House to debate ban on unmetered biling

Indirect calculation of water fees called unfair

March 18, 2003|By Jason Song | Jason Song,SUN STAFF

Maryland state lawmakers are scheduled to begin debating today whether to pass legislation that would outlaw unmetered water billing in apartment complexes, giving the state some of the toughest regulations in the nation.

The bill, sponsored by Del. Elizabeth Bobo, a Howard County Democrat, and Del. Mary-Dulany James, a Harford County Democrat, would force landlords and billing companies to charge apartment renters for their exact water and sewer usage by installing meters in each unit.

Landlords and water billing companies acknowledge that unmetered billing is not as accurate as charging each apartment dweller for exact usage but defend the practice, saying it promotes conservation among apartment dwellers.

But others disagree, saying it is questionable whether unmetered billing leads to significant water conservation and contending that it is unfair to residents.

"[Unmetered water billing] may help it a very minuscule amount, but when you put that on the scale and weigh it against the inequity to the tenants, it doesn't work out," Bobo said.

At least 53,000 apartment units in Maryland are billed according to estimates of how much water they use, experts say. An analysis by The Sun last year showed that some Howard County apartment residents who do not have washing machines, lawns or pools pay as much as $40 a month for their water and sewer service, far more than homeowners who have such amenities.

Many apartment dwellers have the cost of water and sewer included in their rent. And in newer structures, many builders have installed meters in each apartment, and tenants pay their own water and sewer bills.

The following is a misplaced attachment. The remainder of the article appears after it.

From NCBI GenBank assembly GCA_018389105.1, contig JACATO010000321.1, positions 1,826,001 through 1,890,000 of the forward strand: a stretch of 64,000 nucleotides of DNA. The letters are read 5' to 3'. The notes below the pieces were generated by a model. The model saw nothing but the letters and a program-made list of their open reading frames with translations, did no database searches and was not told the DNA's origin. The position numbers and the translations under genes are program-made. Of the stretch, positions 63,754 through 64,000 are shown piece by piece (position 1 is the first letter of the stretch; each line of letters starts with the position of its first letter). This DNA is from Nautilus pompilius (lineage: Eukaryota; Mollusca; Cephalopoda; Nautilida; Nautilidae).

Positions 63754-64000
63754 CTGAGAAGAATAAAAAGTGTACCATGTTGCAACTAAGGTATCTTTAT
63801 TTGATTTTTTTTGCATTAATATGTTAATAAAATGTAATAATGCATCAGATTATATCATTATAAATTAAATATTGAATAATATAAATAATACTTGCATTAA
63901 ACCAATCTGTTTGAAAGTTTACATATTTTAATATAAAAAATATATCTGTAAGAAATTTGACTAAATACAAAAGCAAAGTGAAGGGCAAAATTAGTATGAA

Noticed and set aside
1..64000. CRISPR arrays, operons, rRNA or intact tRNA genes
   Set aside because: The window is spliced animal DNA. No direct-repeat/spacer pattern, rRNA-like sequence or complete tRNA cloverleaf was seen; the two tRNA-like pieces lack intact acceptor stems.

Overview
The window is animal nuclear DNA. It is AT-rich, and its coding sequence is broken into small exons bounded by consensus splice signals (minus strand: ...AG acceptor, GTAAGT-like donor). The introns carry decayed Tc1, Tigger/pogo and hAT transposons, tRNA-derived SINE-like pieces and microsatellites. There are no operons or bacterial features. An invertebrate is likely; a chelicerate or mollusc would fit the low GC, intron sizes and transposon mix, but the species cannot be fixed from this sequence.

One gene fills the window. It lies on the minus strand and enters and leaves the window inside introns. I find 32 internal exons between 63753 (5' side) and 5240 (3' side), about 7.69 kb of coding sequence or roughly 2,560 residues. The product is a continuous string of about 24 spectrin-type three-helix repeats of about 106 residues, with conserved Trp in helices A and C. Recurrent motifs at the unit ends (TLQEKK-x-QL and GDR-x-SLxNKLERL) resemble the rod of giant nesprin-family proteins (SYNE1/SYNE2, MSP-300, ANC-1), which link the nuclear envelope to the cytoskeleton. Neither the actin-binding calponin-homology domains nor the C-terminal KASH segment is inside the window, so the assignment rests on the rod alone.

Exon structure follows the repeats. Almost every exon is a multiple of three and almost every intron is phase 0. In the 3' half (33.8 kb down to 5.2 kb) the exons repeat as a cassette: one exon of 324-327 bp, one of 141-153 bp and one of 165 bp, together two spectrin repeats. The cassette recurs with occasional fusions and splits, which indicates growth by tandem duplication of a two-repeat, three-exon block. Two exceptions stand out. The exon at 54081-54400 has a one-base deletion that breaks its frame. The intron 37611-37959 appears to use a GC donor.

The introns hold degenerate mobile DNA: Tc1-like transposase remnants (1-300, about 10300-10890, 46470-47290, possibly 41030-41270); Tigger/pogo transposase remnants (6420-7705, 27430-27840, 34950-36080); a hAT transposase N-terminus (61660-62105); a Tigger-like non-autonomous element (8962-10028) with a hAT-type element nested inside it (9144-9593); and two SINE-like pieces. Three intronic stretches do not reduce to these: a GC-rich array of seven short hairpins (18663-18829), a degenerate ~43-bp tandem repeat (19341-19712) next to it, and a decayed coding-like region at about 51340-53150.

But landlords in some older buildings have switched to unmetered billing. They contract with a third-party billing company, which takes the complex's entire water bill and divides it among the tenants according to a formula that considers the number of people, number of bathrooms, square footage or other variables for each unit. The company then bills the residents and charges them a monthly fee, often between $2 and $3.

Under such a system, people who are judicious about their water use could pay as much as those who shower three times a day and leave the faucet running while brushing their teeth. Furthermore, it is difficult to locate leaks in the plumbing system: Residents don't know if their toilet is leaking because they do not pay for their exact water use, critics contend.

The practice has been outlawed or regulated in several jurisdictions, including Texas, Miami-Dade County, Fla., and Oregon.

In addition to banning unmetered billing, the proposed Maryland legislation would limit monthly fees and would impose a $1,000 fine on any landlord who broke the law.

Bill Griffin, the vice president and general counsel of National Water & Power, based in Santa Ana, Calif., says his company administers 89 unmetered and 14 metered billing systems in the state. In a letter to the bill's sponsors, Griffin said apartment complexes in Howard County that use his company's unmetered billing service saw a 12 percent reduction in water use, about 2 million gallons a year.

Using that rate, he estimated that complexes in the state that use unmetered billing save about 178 million gallons a year. "Rather than discouraging the growth of my industry, I believe the State of Maryland should be encouraging us, because we are performing an important public service," he wrote.

Jim Caffey, executive vice president of the Maryland Multi-Housing Association Inc., a group that monitors nearly 100,000 units in the state, said the legislation could be a financial burden for owners of older buildings who cannot afford to install individual meters and would create a competitive disadvantage.

"It's ill-crafted," Caffey said of the bill.

But others disagree.

"If residents are paying a water bill based on a meter they've always used but are now paying an additional expense to a billing company ... it's pretty hard to imagine how that results in net water savings for anybody," said people's counsel Michael J. Travieso, the Maryland advocate for residential customers in utility matters.

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